THE stakes have been raised.

Amid the growing political crisis in Washington, the US Justice Department has appointed a Special Counsel to oversee its investigation into Russia's interference in the 2016 election.

Robert S. Mueller, a former director of the FBI, will now be in charge of the investigation, which is also looking into potential collusion between members of Donald Trump's campaign team and the Russian government.

Why would a Special Counsel be needed? It's all about independence. Mr Mueller comes from outside the Justice Department, which means he is able to conduct the investigation without raising any conflicts of interest with department employees.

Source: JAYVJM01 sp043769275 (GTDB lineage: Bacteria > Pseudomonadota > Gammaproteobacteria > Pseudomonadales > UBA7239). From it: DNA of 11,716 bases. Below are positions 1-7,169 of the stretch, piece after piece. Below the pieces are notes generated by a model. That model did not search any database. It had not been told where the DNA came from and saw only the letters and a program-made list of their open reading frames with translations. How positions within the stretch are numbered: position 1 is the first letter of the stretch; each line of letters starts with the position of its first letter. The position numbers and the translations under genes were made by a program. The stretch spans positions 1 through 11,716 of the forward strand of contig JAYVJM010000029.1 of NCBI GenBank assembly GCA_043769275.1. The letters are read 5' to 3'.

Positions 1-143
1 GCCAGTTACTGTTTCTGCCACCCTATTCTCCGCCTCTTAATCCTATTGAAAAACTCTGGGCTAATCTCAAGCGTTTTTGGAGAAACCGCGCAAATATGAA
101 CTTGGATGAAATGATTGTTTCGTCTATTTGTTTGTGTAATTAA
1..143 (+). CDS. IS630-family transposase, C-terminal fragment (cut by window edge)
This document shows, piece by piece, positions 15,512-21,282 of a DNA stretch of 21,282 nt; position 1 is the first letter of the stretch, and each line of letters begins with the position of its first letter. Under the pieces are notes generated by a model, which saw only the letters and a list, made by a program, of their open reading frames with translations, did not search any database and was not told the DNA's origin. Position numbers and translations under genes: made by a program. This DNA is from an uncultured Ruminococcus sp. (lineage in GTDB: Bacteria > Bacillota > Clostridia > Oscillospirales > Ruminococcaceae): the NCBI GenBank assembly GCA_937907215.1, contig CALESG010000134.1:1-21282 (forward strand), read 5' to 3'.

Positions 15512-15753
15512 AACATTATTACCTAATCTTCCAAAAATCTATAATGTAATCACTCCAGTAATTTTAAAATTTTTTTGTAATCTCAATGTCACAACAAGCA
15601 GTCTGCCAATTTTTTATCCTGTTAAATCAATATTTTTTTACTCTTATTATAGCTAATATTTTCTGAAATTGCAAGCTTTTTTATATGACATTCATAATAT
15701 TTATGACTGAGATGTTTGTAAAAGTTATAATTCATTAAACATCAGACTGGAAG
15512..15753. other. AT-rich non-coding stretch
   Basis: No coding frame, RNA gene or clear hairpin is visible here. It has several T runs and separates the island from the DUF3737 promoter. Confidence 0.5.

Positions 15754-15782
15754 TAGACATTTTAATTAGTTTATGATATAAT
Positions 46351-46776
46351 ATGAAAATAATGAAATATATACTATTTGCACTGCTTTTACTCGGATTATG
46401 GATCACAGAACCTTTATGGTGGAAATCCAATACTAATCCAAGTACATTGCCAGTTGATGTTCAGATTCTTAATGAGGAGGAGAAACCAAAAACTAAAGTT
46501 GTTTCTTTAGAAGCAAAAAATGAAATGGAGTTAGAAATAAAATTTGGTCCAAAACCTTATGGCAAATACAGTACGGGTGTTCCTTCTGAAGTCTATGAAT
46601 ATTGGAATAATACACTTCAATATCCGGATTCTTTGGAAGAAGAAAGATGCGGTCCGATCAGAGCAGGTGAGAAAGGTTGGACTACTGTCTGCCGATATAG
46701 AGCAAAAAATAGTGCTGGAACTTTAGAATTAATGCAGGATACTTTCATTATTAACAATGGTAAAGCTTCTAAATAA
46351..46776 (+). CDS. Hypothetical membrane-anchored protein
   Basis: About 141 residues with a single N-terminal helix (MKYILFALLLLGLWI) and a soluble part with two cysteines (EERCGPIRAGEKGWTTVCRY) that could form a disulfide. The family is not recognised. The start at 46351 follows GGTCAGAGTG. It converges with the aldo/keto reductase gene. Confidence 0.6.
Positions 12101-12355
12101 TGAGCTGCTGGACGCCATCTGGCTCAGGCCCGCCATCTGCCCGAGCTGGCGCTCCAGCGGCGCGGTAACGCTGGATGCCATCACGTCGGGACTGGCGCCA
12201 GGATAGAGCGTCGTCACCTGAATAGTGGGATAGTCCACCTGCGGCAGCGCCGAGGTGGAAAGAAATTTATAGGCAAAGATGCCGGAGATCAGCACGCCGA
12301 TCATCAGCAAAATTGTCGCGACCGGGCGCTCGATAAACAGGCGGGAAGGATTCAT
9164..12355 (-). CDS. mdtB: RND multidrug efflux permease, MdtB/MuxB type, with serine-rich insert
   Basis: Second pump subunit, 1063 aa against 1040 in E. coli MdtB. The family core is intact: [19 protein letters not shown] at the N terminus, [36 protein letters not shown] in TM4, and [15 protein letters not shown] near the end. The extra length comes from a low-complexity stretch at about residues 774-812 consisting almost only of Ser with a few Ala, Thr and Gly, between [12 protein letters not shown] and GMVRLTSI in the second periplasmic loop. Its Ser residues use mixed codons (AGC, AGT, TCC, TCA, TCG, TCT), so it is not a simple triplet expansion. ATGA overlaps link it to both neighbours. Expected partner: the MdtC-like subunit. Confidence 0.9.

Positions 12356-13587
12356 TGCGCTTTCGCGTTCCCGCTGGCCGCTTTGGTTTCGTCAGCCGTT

"I determined that it is in the public interest for me to exercise my authorities and appoint a Special Counsel to assume responsibility for this matter," the Deputy Attorney General, Rod Rosenstein, said in a statement announcing the move.

"My decision is not a finding that crimes have been committed or that any prosecution is warranted. I have made no such determination."

"If the Special Counsel believes it is necessary and appropriate, the Special Counsel is authorised to prosecute federal crimes arising from the investigation," it says.

The Justice Department has told NBC News the White House was informed of Mr Rosenstein's decision only after he signed the order.